The Union Ministry of Home Affairs on Friday wrote to four North East states bordering Myanmar, asking them to be vigilant against influx of people from the neighbouring country, The Indian Express reported.

“As you are aware there is a possibility of large scale influx into Indian territory through IMB [India-Myanmar border] due to current internal situation in Myanmar,” the ministry stated in the letter dated March 10, according to The Hindu. “MHA has already issued an advisory dated February 25 to chief secretaries of Mizoram, Nagaland, Manipur and Arunachal Pradesh and also Border Guarding Force along the IMB (Asssam Rifles) to stay alert and take appropriate action to prevent a possible influx into Indian territory.”

The letter also pointed out that states and Union Territories had no powers to grant “refugee” status to any foreigner and that India was not a signatory to the UN Refugee Convention of 1951 and its 1967 Protocol, The Indian Express reported. However, the four states were told to make exceptions in cases “absolutely essential on humanitarian grounds”.

The letter also mentioned a set of guidelines sent to states on February 28, 2018, which had asked the law enforcement and intelligence agencies to take steps for “identifying illegal migrants, their restrictions to specific locations as per provisions of law”. It further instructed “capturing their biographic and biometric particulars, cancellation of fake Indian documents and legal proceedings including initiation of deportation proceedings as per provisions of law”, according to The Hindu.

The development came amid reports which suggested that around 100 people, primarily Myanmar police officers and their families, had fled to India since the protests began. The development likely took place after the police in the country were allegedly instructed to shoot at protestors “till they are dead”.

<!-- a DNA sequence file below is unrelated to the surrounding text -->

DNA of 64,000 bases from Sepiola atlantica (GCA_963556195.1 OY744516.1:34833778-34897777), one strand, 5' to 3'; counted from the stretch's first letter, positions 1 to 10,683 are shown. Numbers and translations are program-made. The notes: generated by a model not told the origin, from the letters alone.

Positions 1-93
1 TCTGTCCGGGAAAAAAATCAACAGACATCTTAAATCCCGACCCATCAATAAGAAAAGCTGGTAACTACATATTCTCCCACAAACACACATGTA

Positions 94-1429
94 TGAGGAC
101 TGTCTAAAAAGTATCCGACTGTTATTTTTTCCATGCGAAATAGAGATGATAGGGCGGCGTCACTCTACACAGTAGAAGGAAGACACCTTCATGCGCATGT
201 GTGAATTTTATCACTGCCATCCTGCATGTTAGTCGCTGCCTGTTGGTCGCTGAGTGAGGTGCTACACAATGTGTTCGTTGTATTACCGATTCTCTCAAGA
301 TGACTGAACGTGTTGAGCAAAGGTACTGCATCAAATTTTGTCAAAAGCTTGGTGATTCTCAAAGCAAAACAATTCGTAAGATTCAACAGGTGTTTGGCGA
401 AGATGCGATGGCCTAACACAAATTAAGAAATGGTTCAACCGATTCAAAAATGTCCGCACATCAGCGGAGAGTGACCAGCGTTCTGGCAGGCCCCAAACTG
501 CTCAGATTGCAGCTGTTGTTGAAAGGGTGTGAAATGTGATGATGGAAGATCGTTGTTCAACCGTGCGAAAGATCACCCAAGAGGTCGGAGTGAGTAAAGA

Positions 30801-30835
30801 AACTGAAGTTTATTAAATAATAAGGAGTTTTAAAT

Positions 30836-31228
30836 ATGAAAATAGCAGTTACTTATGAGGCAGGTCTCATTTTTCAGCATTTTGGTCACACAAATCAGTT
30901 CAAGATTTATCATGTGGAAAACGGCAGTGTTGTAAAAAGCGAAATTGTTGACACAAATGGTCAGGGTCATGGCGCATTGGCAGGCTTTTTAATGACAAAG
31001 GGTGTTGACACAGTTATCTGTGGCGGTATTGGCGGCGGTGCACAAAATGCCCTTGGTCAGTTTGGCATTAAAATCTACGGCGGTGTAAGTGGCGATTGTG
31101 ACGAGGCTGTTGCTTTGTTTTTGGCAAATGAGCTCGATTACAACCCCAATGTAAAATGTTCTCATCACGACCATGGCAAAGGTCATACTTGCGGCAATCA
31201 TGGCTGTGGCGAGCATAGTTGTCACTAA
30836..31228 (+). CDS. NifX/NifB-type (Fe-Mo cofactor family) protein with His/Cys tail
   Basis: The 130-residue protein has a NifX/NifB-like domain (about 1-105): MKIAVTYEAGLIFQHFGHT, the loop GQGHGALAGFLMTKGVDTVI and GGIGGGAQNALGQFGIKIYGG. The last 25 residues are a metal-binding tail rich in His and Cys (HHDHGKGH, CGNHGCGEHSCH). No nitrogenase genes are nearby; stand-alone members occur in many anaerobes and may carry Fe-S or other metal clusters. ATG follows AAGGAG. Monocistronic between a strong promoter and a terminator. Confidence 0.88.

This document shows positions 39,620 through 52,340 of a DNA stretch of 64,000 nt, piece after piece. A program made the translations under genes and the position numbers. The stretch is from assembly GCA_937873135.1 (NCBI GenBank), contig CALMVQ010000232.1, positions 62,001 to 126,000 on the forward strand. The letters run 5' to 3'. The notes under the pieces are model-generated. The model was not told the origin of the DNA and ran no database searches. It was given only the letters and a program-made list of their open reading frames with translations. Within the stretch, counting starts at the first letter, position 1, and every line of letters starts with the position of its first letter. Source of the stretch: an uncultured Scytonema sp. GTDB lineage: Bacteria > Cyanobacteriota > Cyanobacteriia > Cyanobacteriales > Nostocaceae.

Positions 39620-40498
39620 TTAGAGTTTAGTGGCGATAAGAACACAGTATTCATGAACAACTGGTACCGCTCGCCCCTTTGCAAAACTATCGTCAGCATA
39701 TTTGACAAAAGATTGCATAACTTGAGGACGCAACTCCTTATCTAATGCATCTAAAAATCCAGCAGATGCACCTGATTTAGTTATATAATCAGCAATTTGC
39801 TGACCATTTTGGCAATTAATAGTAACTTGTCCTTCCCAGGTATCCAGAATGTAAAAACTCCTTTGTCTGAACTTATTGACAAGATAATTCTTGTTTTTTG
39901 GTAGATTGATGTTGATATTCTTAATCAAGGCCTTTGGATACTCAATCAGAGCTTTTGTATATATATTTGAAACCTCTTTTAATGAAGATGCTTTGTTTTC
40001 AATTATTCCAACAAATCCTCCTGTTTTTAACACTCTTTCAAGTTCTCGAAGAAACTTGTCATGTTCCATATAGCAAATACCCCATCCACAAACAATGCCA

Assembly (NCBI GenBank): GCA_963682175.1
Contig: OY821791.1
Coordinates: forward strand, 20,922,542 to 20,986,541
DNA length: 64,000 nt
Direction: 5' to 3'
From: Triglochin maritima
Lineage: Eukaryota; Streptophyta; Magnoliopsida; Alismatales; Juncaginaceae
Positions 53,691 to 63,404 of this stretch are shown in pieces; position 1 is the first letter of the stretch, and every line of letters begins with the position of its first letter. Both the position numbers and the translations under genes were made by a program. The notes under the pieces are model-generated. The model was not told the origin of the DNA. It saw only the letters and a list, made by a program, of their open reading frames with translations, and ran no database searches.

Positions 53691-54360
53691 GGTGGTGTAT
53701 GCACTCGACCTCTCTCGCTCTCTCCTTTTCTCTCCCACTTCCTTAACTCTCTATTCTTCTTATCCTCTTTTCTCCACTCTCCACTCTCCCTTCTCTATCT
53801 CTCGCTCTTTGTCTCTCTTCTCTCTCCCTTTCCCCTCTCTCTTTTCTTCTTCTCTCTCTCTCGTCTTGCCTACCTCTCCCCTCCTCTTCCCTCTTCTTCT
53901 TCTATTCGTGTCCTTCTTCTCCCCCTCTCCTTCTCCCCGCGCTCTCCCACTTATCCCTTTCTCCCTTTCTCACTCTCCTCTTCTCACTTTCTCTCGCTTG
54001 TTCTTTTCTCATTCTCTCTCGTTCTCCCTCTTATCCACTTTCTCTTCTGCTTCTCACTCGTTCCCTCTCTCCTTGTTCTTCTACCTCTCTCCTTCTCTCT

The Mizoram government earlier said 16 people from Myanmar crossed over to India, of which 11 have claimed that they were police personnel, PTI reported. Mizoram shares a 510-km-long porous border with Myanmar.

Manipur Chief Minister N Biren Singh had also said several people from Myanmar tried to enter Manipur but returned on seeing the presence of a large number of security personnel. Manipur shares a 398-km border with Myanmar, according to PTI.

The total length of the India-Myanmar border is 1,643 km, which is porous.

“The states have been spoken to and a written communication was also sent earlier addressed to chief secretaries of the concerned states in this regard,” an unidentified home ministry official told The Indian Express. “While we are seized of the situation unfolding in Myanmar, we cannot allow all and sundry to enter the country. The states have been advised to deal with the issue on case to case basis.”

On Wednesday, in a reply to a question in the Lok Sabha, Minister of State for External Affairs V Muraleedharan had said that India has “direct stakes in the maintenance of peace and stability in Myanmar”. He added that the recent developments since the military coup in the country last month were of “deep concern” to it.

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Military coup in Myanmar

The military coup in Myanmar followed the landslide victory of the National League for Democracy and Suu Kyi in the national elections in November, with the military-backed Union Solidarity and Development Party faring poorly in its key strongholds.

The country’s military refused to accept the government, citing unsubstantiated allegations of fraud. It was also announced that the coup was the result of the government’s failure to delay the November election despite the outbreak of the coronavirus.

However, Myanmar’s Army chief General Min Aung Hlaing said on February 8 that “free and fair” elections will be held after the completion of the emergency period, and the military will hand over power to the winner.